Like any other medication, anesthesia can have side effects, though serious side effects are not common. Also, like any other medication, some people can be sensitive to anesthesia, resulting in it having a stronger effect on these people than most. The anesthetic effect often lasts longer on people who are sensitive to anesthesia and can make it difficult for them to regain consciousness and stay awake.
General Anesthesia for Laparoscopic Gallbladder Surgery
When I was pregnant with my first daughter, I developed gallbladder disease. Two months after she was born, I had to have my gallbladder removed. It was going to be done by laparoscopic surgery and required being asleep under general anesthesia. I had never had anesthesia before and was a little nervous about it, but wasn’t too concerned because I knew it was a routine thing done for surgeries. Setting my nervousness aside, I went ahead with the surgery expecting everything to be just fine. I was completely out within moments of getting the anesthesia and everything went well until after the surgery.
Unable to Move or Stay Awake
I don’t know how long I was out, but it must have been a long time because when I finally started to regain enough consciousness to hear what was being said it was obvious that the nurse was very concerned. She was shaking me by my left shoulder and calling my name and telling me I needed to wake up. I could hear what she was saying, but I couldn’t move or even open my eyes. As soon as she stopped shaking me and calling my name, I was gone again. I woke up to her shaking me and calling my name again and insisting that I needed to wake up, but once again I couldn’t move or open my eyes. She continued to try to wake me as she started to talk to my grandmother that I didn’t even realize was in the room with me. I heard the nurse tell my grandmother that it wasn’t normal to not be able to wake someone up this long after anesthesia and that it was very important that they got me awake and starting to move around or the anesthesia would settle in my body. I then heard the nurse instruct my grandmother to continue to try to wake me up and say that she would be back soon to check on me. Then I was gone again.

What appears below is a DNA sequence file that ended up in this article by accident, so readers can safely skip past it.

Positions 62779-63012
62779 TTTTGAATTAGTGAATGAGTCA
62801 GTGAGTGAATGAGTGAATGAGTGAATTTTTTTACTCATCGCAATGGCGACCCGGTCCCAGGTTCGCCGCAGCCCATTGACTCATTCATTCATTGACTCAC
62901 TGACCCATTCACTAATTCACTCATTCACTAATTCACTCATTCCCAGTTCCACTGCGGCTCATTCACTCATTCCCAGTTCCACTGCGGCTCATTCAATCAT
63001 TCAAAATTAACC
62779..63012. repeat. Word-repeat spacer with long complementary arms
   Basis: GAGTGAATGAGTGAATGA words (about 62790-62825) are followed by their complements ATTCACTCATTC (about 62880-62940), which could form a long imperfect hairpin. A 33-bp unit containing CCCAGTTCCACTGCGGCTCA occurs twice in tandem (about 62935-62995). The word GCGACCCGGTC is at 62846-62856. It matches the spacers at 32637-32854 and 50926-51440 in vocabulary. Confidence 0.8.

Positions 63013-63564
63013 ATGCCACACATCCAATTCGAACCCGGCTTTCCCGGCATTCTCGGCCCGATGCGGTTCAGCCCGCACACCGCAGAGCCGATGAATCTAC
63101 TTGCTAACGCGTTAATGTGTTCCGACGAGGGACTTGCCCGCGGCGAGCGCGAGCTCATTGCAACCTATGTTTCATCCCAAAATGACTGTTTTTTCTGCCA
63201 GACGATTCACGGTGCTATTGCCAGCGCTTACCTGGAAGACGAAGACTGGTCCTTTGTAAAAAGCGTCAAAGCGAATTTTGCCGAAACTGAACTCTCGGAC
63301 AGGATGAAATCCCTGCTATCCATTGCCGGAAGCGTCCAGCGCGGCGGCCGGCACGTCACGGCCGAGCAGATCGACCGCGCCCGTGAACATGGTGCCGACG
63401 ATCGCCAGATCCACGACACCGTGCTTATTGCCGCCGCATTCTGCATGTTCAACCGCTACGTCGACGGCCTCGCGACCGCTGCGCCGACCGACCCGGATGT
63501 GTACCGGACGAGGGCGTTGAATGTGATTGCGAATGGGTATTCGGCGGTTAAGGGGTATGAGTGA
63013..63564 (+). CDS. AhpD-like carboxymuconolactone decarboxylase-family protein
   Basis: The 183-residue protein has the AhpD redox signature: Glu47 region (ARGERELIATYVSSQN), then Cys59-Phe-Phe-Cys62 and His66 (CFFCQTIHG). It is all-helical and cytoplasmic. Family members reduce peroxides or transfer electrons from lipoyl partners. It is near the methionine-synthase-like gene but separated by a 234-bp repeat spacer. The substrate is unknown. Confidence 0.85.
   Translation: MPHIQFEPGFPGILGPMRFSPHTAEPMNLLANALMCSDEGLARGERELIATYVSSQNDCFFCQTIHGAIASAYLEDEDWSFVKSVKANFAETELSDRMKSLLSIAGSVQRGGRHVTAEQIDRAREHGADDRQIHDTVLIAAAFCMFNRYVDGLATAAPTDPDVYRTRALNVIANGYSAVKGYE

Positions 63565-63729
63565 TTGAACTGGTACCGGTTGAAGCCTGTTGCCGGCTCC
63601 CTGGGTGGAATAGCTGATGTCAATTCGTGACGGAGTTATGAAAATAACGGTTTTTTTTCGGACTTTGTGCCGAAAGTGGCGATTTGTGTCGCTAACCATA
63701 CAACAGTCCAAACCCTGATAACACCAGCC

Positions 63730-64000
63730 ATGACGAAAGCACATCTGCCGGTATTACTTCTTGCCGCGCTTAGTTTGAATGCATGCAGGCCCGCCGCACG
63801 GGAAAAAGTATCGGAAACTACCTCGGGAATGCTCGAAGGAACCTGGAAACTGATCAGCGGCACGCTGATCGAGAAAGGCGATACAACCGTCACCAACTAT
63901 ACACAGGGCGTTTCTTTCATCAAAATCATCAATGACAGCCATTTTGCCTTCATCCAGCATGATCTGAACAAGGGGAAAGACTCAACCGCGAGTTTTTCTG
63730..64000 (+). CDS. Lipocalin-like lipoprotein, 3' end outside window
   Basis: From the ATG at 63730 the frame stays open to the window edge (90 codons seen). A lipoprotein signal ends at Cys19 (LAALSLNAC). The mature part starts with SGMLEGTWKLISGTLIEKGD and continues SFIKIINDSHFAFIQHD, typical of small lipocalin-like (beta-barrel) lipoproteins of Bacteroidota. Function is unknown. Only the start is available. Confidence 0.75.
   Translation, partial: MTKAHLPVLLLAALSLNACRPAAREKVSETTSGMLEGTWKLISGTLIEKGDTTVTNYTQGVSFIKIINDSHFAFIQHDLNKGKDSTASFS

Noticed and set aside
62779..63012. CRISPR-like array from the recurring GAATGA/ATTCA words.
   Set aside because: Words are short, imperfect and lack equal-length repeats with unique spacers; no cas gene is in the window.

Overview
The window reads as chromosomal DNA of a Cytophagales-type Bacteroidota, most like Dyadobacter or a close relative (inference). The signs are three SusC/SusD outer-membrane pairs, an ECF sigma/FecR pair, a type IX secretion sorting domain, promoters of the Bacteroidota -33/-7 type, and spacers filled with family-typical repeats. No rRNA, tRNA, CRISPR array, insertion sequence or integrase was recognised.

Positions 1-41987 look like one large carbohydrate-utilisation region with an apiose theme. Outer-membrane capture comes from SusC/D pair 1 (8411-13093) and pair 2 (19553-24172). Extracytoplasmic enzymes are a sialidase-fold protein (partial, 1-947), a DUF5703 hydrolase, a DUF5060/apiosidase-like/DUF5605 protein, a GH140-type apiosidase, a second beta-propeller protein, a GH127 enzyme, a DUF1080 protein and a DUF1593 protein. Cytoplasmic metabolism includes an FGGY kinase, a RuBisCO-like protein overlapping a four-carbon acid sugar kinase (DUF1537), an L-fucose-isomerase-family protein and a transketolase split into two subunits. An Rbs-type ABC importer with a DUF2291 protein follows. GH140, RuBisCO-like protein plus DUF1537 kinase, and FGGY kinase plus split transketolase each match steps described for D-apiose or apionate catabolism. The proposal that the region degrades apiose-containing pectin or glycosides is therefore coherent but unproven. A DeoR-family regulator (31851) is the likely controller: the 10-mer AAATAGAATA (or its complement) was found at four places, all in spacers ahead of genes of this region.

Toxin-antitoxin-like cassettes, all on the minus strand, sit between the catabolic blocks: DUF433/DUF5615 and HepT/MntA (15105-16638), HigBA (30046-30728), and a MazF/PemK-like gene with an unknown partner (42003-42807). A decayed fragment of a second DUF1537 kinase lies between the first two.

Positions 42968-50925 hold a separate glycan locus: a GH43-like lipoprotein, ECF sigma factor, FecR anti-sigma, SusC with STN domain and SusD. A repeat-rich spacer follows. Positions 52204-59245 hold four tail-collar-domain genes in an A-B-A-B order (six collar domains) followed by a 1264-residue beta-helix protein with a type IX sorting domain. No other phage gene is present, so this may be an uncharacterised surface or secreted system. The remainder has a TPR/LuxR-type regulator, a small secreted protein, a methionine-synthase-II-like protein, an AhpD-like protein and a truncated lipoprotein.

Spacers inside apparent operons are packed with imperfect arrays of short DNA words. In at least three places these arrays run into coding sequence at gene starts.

The Anesthesia Settled
I woke up to being shaken again, this time to the sound of my grandmother’s voice. I also felt intense pain in my right shoulder and realized that was the shoulder my grandmother was shaking, but I still couldn’t move or open my eyes or tell her I was in pain. As soon as she stopped trying to wake me, I was gone again. This continued back and forth for some time before I was finally able to open my eyes. It took even longer to finally be able to talk so I could tell her to stop shaking my shoulder because it hurt. The nurse had been in a couple of times through this and had come in again, very relieved to see me awake and talking. I was able to tell her about my shoulder and she explained to me that it had taken a very long time to get me to wake up and that the anesthesia must have settled in my shoulder, which would take several days to a couple of weeks to clear up. I was instructed to sit up as soon as I could and to start moving around little by little to help my body recover from the anesthesia. Everything took longer than normal to be able to do, but I was eventually able to move around and allowed to go home. I was told to take it easy and not overdo it as my body recovered from the surgery and the anesthesia. The pain in my right shoulder from the anesthesia settling was a lot worse than any pain from the surgery and took a couple of weeks to completely clear up.
Sensitive to Other Medications
Since my experience with anesthesia sensitivity, I have also found out that I’m sensitive to other medications. When I was given demerol for a severe migraine, I was told it could make me drowsy and I shouldn’t drive. The demerol ended up knocking me out till the next day. I have also had cold and pain medications with sleep aids in them cause me to not only sleep the entire night, but also be groggy and sleep most of the next day. I now avoid medications that have any kind of sleep aid in them and those that I have been sensitive to in the past. I also hope to never need surgery again since I don’t do well with anesthesia.
There seems to be a connection with my medication sensitivities and I would therefore recommend you let your doctor know if you are sensitive to any medications making you overly groggy or knocking you out before you have any general anesthesia done to find out your options.
Allergic Reactions to Morphine and Codeine
Drugs.com – Demerol
MayoClinic.com – General Anesthesia